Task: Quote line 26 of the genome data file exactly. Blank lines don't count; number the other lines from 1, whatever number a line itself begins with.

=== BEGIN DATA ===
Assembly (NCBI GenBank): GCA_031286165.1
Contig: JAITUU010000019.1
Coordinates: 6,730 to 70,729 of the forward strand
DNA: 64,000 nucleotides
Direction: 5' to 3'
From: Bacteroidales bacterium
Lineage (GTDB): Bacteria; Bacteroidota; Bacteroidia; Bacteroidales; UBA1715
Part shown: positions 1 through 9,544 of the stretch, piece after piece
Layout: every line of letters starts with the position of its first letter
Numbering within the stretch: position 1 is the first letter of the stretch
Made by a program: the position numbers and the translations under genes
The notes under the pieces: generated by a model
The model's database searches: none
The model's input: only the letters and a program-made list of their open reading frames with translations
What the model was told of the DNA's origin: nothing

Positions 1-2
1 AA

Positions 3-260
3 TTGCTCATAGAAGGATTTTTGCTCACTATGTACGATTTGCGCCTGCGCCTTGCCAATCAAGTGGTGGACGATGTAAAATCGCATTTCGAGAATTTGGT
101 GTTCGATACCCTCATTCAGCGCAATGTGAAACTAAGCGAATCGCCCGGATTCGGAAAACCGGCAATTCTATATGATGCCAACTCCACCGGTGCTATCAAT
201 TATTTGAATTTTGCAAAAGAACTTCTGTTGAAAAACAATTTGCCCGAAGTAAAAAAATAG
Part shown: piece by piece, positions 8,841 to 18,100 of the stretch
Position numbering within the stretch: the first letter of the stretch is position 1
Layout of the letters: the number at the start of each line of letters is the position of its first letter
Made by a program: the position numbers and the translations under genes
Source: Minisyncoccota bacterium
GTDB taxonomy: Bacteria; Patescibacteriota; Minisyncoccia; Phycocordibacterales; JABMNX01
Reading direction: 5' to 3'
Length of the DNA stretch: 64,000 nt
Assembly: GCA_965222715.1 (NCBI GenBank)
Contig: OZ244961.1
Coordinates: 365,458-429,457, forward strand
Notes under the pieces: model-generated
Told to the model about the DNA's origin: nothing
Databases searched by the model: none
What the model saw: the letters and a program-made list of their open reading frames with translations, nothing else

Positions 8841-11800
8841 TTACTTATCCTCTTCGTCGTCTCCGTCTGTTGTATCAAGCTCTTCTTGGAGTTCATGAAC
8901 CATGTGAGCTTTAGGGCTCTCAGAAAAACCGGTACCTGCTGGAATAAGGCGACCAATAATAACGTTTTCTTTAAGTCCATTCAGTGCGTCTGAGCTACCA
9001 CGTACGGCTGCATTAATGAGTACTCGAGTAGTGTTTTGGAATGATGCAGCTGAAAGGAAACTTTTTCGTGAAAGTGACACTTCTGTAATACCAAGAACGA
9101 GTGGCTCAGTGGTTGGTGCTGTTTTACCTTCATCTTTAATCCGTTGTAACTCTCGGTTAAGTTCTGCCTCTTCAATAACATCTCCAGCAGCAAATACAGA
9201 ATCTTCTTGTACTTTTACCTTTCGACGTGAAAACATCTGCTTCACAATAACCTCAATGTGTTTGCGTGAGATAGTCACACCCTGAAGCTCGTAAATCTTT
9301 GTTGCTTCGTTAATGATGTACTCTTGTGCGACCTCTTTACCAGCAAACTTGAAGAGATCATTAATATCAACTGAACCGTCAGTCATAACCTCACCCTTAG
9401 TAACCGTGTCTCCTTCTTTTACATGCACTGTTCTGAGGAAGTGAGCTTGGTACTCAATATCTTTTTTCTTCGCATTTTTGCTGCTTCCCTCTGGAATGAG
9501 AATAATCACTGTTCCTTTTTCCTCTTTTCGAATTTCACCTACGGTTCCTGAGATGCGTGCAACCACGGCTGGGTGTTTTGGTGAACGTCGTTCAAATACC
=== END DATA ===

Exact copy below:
Source: Minisyncoccota bacterium